How to Start Taking Care of Your Flock Naturally
Did you know that chickens breath differently than mammals? They do not have a diaphragm like mammals, and use the rib cage and breast bone to move the air in and out of the body. In addition, the lungs rely on air sacs to distribute the oxygen to the avian body. Some of the air sacs are also connected to the bones, which makes it really easy to inhale toxic levels of bad air in a short time. The physiology of chickens and how the air flows in one direction, instead of the in and out pattern of mammals, means the chickens will breath in a higher concentration of oxygen and what ever else is in the air (poultrykeeper.com).
A buildup of fumes from chicken droppings, spilled water and cleaning products irritates the delicate breathing system and leads to illness. Using a coop cleaner made with natural products will not only clean but disinfect and deodorize the coop, without irritating the chicken’s respiratory system.
Use Citrus Essential Oils for Cleaning
Lemon and other citrus fruits have natural cleaning and disinfecting capabilities. You can easily make a homemade coop cleaner that is easy on your nose and easy on the chicken’s respiratory tract. When you clean out the old shavings or coop bedding, spray down the coop with something like this recipe for Homemade Chicken Coop Deodorizing Cleaner. Allow the damp areas to dry completely before adding the clean shavings. You can also use this mixture to clean and disinfect feed bowls, water founts, cages, and the chicken crate used as a hospital for your sick or injured birds. Rinse well before re-using.
Wound Care Ointment
You can make a wound care ointment with essential oils for chicken care. Melalueca oil for wounds with Frankincense, Lavender and Coconut Oil, will pack a powerful punch against sores and open wounds. Makes a solid paste that can be scooped out with fingers or popsicle stick to apply to wound. The ointment softens quickly, and smells pleasant too. The important thing to do when treating open wounds is to keep them moist while the open wound heals. When applying the coconut and essential oil blend wound ointment the open sore will not get crusted over while the underneath skin layers heal. This will be more comfortable for the animal and help keep infection away. This recipe is very quick to make and easy to keep on hand in the barn first aid kit. It is great for helping to promote healing. This wound ointment is the one I use for superficial wounds, cuts and scrapes. We recently had a situation where I had a wounded chicken from a fox attack. I used a lot of this ointment to fight secondary infections (Read more on predator attacks here).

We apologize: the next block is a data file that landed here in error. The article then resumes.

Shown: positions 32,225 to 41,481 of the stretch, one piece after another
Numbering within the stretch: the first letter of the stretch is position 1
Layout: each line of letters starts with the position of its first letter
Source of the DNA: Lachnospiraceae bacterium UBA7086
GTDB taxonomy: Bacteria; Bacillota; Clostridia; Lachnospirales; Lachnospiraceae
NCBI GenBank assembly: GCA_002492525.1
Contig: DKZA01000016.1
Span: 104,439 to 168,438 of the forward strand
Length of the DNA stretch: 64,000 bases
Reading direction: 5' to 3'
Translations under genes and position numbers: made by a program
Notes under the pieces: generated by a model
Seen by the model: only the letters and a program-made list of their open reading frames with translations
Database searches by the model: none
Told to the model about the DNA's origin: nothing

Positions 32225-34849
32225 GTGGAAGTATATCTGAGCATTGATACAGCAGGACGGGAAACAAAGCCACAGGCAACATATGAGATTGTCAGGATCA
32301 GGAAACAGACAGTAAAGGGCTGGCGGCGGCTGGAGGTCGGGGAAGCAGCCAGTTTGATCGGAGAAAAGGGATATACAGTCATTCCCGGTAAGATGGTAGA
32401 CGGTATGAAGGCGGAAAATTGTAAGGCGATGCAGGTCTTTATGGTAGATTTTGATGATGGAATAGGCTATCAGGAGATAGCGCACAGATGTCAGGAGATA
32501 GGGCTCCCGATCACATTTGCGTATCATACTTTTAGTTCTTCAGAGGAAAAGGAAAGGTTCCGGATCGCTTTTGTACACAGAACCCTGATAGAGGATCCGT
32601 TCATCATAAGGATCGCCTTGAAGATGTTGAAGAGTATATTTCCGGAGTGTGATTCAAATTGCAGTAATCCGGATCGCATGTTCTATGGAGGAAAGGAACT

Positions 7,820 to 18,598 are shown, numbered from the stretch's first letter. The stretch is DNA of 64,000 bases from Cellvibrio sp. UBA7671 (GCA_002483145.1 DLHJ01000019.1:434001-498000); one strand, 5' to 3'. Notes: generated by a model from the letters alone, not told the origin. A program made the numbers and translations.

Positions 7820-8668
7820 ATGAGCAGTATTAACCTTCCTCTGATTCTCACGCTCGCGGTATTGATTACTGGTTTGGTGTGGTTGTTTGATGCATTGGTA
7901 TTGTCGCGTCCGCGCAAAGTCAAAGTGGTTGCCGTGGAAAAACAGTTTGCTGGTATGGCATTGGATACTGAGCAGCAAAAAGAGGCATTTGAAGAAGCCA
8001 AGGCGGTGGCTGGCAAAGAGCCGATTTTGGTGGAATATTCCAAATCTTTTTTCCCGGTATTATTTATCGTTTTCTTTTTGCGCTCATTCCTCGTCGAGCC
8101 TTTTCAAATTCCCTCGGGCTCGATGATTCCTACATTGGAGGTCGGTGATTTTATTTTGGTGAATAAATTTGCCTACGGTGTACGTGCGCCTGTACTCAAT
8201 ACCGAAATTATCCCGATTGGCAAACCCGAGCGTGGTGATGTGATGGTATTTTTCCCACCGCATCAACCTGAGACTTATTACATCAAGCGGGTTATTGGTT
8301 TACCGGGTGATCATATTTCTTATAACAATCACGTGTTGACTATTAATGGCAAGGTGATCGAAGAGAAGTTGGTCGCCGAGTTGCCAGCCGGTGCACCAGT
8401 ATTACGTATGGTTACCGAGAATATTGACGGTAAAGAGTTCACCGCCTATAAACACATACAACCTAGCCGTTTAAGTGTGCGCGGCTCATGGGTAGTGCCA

4 ounce container with a lid
4 ounces of solid coconut oil
12 drops lavender essential oil
12 drops frankincense essential oil
Melt the coconut oil, add the essential oils and mix. Allow to harden in the container. Ready for use! If you leave it in a warm area it will liquefy. To prevent this you can also add melted bees wax to the recipe for a more solid ointment.
Oregano as a Feed Additive for Internal Health
Oregano essential oil – There is plenty of evidence available now that shows results of using heavily diluted oregano essential oil for chicken care. Many types of uses from wound care to intestinal worms, to a replacement for routine antibiotics in flock health care and prevention. A large chicken farm in Pennsylvania, Bell and Evans Poultry, switched to using an oregano oil based feed additive instead of using any antibiotics and had great results.
Using essential oils and chicken care can be a wonderful combination in a more natural approach to chicken keeping. As with anything that you are doing to help improve your farming practices, make sure to do your own research and ask questions until you are comfortable that the choice is the right one for you to use.
Some General Guidelines
When you are using essential oils around your animals, always make sure you are using diluted strengths. Some oils, such as peppermint or oregano, are considered “hot” oils and can burn skin. Always research the oil and its uses before using on any animal or child and make sure that you dilute the oil with an oil such as fractionated (liquid) coconut oil or liquid almond oil before applying.
I hope that this information will encourage you to try using essential oils for cleaning, disinfecting and healing around your barnyard too. If you would like more information, you are welcome to leave a comment here, or email me at email@example.com.
Disclaimer : Please always consult your veterinarian before you use any homemade remedy on your animals if you feel there is any question as to it’s safety for that animal. I am not a veterinarian and post these recipes as a way of sharing information that I have had success with for my own animals and farm and home.
This post was first published on Backyard Poultry Magazine.com